Showing posts with label Eating a chair. Show all posts
Showing posts with label Eating a chair. Show all posts

Monday, August 14, 2023

Under the Maple Tree

Ah, good conversation — there's nothing like it, is there? The air of ideas is the only air worth breathing."-- "The Age of Innocence" by Edith Wharton "



The protagonist of The Age of Innocence,  Newland Archer, addresses his feelings about the shallow and often misguided world in which he lives. Here he praises the collaborative power of the mind, suggesting that it is in conversation with one another that we discover our best ideas.


After I completed my memoir, now titled Come On, I Dare You (to write your own), I came out the other side feeling happy. And with that, the idea of another blog gave me a thump.


While it appears that most conversation turns to the dismal, the depressing, and what's wrong with the world, what if we had a safe place to go, to sit under the tree in my backyard while sipping coffee, tea, or wine, we talk of good things, not bad, of Spirituality not sad?


So, what's it with you?


As we sit under the tree, we can first go around the group and tell how our lives have been this week, and let's insist that it's a two-minute gripe. (Write out your gripe below, it will make you feel better.)


My gripe of the week is AI and cloning, and now they are altering faces and putting words in people's mouths that they never spoke. Computer programs can do that. Now, we must work hard to discern what's real and what's not. If I find out I'm a clone I will be livid, they could at least set me back to where my body worked better.

That's my two minutes. See, it didn't even take that long.  


But, notice how we want to continue with the computer program gripe and wring it a bit more. It's hard to switch, isn't it?


After a while, we might start laughing at all the wrongness we can come up with. And then we might be anxious to speak of things that make us laugh or motivate us to new heights. We may be into something creative we want to share, a new thought on an old subject, something inspiring. a positive think tank of sorts. 


While writing my memoir/adventure, travel special interest story, I began looking to the positive and read Robert Fulgrums* story about two college boys who were eating a chair. 


At that writing, the boys had consumed a rung, two legs, and a back piece. They had been rasping off fine particles and sprinkling them on their granola and salads. Their professor told them to do something they had never done and to write about it. 


In that vein, I asked a lady at the grocery store if anything funny happened that day. She thought a minute and said, "No, not today, but yesterday a lady came into the store with no pants on. Will that work as funny?"


I laughed and told her she made my day.


Come on over and sit a spell.




Add to the conversation and add a gripe, a funny or profundity in the comment section. 





*What On Earth Have I Done? By Robert Fulghum


Monday, May 22, 2023

The Best Story I've Read All Week

A few days ago, I pulled Robert Fulgum’s book, What in the World Have I Done, from my cupboard bookshelf, and read the best story I have read all week.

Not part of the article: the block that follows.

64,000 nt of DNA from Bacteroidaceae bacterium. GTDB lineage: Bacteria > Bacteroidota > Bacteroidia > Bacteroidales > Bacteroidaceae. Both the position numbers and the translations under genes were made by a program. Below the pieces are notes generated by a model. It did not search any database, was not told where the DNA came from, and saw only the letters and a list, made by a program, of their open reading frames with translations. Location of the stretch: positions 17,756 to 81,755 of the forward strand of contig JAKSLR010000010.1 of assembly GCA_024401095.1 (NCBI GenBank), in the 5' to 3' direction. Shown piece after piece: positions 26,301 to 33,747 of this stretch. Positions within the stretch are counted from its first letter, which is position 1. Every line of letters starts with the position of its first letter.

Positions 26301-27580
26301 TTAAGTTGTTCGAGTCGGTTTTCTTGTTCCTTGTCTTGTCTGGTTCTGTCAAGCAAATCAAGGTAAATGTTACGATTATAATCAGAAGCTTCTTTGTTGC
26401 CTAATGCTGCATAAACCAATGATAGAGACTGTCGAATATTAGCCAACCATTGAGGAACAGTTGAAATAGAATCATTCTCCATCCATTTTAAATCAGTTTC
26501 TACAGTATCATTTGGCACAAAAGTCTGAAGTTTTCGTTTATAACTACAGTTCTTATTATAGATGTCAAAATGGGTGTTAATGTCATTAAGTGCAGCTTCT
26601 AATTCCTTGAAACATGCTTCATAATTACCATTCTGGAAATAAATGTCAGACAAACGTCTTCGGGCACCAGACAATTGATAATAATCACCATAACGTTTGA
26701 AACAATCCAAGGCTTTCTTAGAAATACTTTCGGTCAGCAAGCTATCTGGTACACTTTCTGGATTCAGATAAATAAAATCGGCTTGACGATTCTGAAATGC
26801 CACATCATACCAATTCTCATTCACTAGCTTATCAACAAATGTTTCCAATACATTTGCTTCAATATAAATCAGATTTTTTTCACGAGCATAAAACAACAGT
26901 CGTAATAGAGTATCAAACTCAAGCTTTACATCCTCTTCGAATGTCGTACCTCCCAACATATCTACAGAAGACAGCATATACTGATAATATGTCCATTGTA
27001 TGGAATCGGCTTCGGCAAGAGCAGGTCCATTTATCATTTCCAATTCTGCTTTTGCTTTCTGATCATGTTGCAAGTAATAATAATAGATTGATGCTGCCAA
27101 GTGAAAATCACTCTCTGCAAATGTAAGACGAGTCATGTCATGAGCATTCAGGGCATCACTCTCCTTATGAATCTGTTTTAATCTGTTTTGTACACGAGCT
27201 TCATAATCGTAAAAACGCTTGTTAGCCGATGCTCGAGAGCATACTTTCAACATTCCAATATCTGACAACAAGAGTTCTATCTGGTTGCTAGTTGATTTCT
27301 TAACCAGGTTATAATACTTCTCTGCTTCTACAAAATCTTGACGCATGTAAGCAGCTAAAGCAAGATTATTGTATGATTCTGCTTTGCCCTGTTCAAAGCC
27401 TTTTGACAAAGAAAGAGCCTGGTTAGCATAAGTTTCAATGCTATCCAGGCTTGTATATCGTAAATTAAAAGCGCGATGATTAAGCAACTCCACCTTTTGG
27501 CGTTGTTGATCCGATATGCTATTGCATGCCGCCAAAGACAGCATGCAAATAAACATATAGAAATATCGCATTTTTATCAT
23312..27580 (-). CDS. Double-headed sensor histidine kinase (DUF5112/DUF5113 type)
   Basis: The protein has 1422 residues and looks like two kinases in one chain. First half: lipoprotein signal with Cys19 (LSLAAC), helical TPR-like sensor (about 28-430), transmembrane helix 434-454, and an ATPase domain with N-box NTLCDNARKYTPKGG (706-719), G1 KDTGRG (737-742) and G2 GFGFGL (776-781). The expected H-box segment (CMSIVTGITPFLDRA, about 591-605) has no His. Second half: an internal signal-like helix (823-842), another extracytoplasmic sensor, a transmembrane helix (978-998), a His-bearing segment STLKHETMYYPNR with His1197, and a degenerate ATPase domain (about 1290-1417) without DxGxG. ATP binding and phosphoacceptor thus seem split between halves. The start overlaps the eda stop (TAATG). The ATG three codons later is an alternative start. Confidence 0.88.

Fulghum is the author of Everything I Needed to Know I Learned in Kindergarten. (1988) His book stayed on the best-seller list for two years. 


In his What in The World book, he told the best story I have heard all week. 


He had offered two college boys on his street a ride to work. He asked what they were doing besides school and work.


“We’re eating a chair.” 




A chair! They were eating a chair. The college professor had given them an assignment to do something unusual, something they had never done before, and to write about it. 


“This is going to fry the professor.”


They bought an unfinished chair and, so far, eaten the back and one of the rungs.


Every day they shave off a fine dusting of wood and add it to their morning granola. At night they sprinkle some on their salad. They asked a doctor if it was dangerous, and no, it wasn’t in small doses. They may not get it all eaten by the theme due date, so they have asked if others would help them and found a willing bunch.


To further carry on the conversation, Fulghum asked what else they were doing.


Well, they have been running around the lake each morning to keep in shape. However, they were tired of running in circles and decided to see how far they would go if they ran in a straight line. They got a map of Washington (they live in Seattle) and were mapping out a route. When they almost reached Portland, Oregon, they decided it was boring and chose a European map. Now they are finding interesting things to do along their trail. And they are seeing that large tasks done in small doses can get the job done. 


Fulgrum stopped worrying about the younger generation.


Inspired by Fulghum’s wanderings, his speaking with people, and finding funny tales, I decided, last night as I set off for the grocery store that I would buy groceries and find something funny.


I asked the solemn-faced kid who checked out my groceries if anything funny had happened that day. Nope. Nothing funny.


So, I walked down to the live-wire lady with white hair and a limp, who was nearly always laughing and was manning the empty self-checkout line. I asked her if anything funny happened that day. “Not today,” she said, thinking, “but something happened yesterday.”


“What?” I asked.


“A lady came into the store with no pants on.”


“Really? Was she completely naked, or did she have underwear on?”


“I don’t know. We scanned the store but couldn’t find her. Does that story suffice?”


“Great. Thanks. You saved my day.” Thumbs up, I exited the store. 


Not that funny, but fun.